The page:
Training During COVID-19

March 24, 2020


How to get outside while maintaining respect and safety

As more and more people find themselves without a job or working from home, our society is finding creative ways to restructure their time. And whether you are a training athlete or just someone looking to avoid cabin fever, it seems that hitting the trails or getting out for a run through the park is the answer for a large portion of the population.

For me personally, the precautions taken to stop the spread of the virus and resulting economic situation have left me out of school, out of work, and with an alarming amount of free time on my hands. I am usually balancing training carefully with a handful of other responsibilities, and while these have not completely gone away, the structure and routine I am used to is palpably absent.

This, combined with the first few intoxicatingly warm days of spring, make my desire to spend time outside greater than ever. But with Instagram posts hash tagged #istayhomefor all over my news feed, and large companies like Nike urging everyone to ‘play inside, play for the world,’ I am left wondering whether even my solo runs are appropriate and respectful. 

I, too, have elderly family members and friends who are health care professionals. I am also sharing a living space and must do my part to keep it clean and safe. Social distancing on runs sometimes feels effective, but I am left asking myself as I walk back in the door, “is it effective enough?”

Public facilities that I and many people rely on during runs and other outdoor exercise—like drinking fountains and bathrooms—are high risk. It is more important now than ever to plan ahead for your run. Hand sanitizer and a pair of gloves might not be a bad idea to add to your Nathan pack. An article published by the NY Times encouraged outdoor exercisers to “assume that banisters, benches, pull-up bars, the ‘walk’ buttons on stop lights and other outdoor surfaces might be contaminated and avoid touching them, at least with uncovered skin.” (Reynolds, 2020)

Additionally, a full bladder will allow you to avoid public drinking fountains that may not be sanitary. Pro tip: I often choose to add some Tailwind to my pack (or run with one bottle of Tailwind and one of plain water if I take my VaporHowe 4L) so that I am sure to get electrolytes and calories as I hydrate on longer runs. I have found lately that even on short 3-5 mile distances that I used to do without carrying anything, it is helpful to have a handheld or waist pack for the essentials I now can’t get in public places. The VaporHowe Waistpak has quickly become my favorite for these runs, with room for my phone, a small bottle, and a pocket for some hand sanitizer. The pocket on my SpeedsShot Plus Insulated Flask is large enough to hold a gel and some sanitizer as well.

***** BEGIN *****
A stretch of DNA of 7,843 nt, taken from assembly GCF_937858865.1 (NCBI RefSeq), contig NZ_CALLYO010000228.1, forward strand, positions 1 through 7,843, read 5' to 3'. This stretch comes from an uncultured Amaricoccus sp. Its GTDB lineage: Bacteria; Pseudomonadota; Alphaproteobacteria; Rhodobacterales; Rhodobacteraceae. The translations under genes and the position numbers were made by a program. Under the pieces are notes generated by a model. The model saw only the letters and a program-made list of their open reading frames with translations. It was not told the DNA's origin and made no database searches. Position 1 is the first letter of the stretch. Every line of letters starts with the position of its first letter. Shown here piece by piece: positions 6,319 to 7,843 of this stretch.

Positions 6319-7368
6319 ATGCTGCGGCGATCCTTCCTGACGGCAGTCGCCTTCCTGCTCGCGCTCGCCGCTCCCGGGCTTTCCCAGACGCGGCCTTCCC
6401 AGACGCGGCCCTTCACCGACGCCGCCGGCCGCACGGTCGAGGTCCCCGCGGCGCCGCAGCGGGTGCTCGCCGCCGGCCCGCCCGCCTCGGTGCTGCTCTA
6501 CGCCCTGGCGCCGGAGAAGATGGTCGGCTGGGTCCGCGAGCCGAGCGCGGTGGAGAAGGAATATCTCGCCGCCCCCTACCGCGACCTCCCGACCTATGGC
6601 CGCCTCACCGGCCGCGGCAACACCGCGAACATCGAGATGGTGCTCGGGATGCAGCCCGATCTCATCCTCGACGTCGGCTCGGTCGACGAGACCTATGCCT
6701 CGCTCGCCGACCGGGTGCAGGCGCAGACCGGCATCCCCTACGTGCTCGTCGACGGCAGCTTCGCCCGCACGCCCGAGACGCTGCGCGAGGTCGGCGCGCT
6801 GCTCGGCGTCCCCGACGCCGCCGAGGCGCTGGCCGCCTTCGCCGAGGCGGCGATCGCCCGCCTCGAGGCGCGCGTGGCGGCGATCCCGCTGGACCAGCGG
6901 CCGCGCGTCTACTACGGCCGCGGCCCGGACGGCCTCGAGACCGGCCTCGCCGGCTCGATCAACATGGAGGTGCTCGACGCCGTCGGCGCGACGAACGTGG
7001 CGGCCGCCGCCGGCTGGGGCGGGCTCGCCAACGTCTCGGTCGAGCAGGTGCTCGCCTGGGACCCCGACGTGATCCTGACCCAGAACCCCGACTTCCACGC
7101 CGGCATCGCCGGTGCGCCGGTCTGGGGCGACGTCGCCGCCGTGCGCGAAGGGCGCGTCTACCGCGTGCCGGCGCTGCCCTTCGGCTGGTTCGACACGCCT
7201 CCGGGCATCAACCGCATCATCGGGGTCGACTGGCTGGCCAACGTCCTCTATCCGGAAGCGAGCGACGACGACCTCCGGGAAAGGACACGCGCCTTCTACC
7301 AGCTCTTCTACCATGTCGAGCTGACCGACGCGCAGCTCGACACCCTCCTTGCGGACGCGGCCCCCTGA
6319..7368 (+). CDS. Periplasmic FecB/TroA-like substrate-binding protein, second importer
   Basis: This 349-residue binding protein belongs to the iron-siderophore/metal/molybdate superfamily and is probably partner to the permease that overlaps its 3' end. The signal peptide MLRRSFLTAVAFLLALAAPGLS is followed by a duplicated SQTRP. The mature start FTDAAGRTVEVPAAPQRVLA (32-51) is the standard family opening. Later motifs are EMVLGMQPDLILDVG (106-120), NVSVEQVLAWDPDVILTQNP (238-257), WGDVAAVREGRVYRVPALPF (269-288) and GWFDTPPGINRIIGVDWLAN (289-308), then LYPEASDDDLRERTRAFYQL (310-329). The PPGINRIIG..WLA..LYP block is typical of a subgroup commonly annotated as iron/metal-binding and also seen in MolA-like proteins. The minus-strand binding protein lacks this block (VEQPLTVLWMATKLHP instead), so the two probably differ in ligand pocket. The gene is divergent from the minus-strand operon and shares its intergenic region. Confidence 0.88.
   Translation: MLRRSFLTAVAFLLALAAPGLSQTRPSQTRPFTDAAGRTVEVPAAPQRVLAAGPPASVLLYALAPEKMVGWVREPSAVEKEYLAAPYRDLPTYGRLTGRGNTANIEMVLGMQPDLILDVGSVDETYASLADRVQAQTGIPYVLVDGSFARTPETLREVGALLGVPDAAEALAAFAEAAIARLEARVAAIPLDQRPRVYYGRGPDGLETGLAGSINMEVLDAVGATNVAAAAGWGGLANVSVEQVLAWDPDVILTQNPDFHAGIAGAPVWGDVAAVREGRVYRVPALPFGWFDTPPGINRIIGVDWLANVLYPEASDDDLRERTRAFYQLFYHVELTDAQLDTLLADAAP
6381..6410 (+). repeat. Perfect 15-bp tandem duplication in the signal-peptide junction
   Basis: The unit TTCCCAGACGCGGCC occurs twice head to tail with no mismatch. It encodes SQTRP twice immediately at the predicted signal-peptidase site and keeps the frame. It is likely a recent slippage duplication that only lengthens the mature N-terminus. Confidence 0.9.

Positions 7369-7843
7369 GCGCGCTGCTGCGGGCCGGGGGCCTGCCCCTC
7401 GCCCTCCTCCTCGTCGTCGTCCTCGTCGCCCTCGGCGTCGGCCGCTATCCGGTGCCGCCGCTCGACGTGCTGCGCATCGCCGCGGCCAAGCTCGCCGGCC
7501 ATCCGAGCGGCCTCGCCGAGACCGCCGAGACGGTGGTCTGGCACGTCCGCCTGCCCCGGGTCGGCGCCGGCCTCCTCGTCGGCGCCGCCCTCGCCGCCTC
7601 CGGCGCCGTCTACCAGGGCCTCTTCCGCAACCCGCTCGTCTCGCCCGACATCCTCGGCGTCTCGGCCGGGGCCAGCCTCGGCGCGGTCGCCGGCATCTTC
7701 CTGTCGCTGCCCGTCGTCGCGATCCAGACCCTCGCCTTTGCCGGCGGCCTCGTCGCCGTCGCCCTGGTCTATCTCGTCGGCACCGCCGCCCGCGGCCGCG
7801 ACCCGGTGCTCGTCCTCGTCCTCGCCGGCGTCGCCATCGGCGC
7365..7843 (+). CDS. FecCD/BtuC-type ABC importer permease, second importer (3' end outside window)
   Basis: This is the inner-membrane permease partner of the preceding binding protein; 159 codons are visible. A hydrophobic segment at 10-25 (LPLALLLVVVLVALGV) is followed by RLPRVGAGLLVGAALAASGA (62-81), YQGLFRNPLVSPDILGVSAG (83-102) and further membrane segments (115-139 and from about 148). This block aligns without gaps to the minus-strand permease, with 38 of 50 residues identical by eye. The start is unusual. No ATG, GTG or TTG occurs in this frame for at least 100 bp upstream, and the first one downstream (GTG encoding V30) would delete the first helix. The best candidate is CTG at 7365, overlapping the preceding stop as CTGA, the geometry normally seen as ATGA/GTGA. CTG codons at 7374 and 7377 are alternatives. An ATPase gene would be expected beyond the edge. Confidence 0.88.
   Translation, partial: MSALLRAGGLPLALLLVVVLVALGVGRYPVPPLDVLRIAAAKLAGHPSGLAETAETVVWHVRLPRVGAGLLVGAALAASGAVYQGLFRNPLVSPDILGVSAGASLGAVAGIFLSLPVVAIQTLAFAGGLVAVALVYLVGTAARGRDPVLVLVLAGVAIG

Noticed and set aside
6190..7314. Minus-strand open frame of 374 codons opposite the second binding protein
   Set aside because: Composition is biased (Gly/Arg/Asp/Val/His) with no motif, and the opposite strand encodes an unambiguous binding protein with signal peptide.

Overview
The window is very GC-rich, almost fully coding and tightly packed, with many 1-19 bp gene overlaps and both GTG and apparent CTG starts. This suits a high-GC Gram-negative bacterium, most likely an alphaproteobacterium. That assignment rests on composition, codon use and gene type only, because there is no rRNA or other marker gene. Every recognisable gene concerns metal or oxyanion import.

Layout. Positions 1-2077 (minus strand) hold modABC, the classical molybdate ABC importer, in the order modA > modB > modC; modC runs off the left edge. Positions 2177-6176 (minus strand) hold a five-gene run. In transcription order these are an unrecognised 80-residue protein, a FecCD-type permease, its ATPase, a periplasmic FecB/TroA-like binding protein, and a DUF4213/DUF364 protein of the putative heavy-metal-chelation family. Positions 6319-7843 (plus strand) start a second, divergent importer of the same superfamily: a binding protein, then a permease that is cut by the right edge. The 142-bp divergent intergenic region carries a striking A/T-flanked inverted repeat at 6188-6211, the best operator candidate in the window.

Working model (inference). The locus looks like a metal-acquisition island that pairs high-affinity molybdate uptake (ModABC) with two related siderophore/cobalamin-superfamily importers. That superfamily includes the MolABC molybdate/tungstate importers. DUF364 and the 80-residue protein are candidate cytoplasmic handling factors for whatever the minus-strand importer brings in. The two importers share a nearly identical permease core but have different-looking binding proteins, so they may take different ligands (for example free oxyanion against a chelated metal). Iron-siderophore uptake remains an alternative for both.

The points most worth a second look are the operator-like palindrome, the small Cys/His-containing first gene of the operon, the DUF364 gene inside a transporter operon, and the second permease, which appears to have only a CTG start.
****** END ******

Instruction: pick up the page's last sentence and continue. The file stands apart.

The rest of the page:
An article on outdoor play during quarantine by CNN says, “Many authorities and experts, in fact, recommend outdoor activity — with caution.” They quote Dr. Daniel Griffin, an infectious disease specialist at Columbia University Medical Center. “’You can't just sit in your house,’” Griffin says, “’there's a certain point where you go stir crazy.’” (Lastoe, 2020)

While we are all focusing on our cleanliness and physical health, mental health is equally as important. The uncertainty surrounding the development of the virus is challenging, and with virtually no set timeline on when quarantines and shelter in place ordinances will end, fear and doubt are both valid and understandable feelings. While for some this may mean staying inside, I am choosing to continue outdoor activity as long as I am able.

Running is my haven. It is my time to breathe and reflect. Recently, I have been taking time on runs to appreciate the beauty of the world as it is forced to slow down. Every day when I run I choose to focus on something I am thankful for, and set a good intention for the rest of the day. 

Despite seeking as much space from one another as possible we are also united in ways we have never been before. We need to reestablish our global well being, and I believe this starts with individual health (mental and physical). Though some may urge you to stay inside, I support the need for fresh air and exercise—as long as it is done in a safe and respectful way. Please be prepared and maintain appropriate space from others, and only go out if it is allowed in your area.

~Written by: Rebecca Hamel

Rebecca Hamel Lifestyle Image


Lastoe, S. (2020, March 23). Is going to the beach OK? What about hiking?

CNN. Retrieved from

Reynolds, G. (2020, March 19). Exercising During Coronavirus: Can I Jog? Is

That Water Fountain Safe? New York Times. Retrieved from


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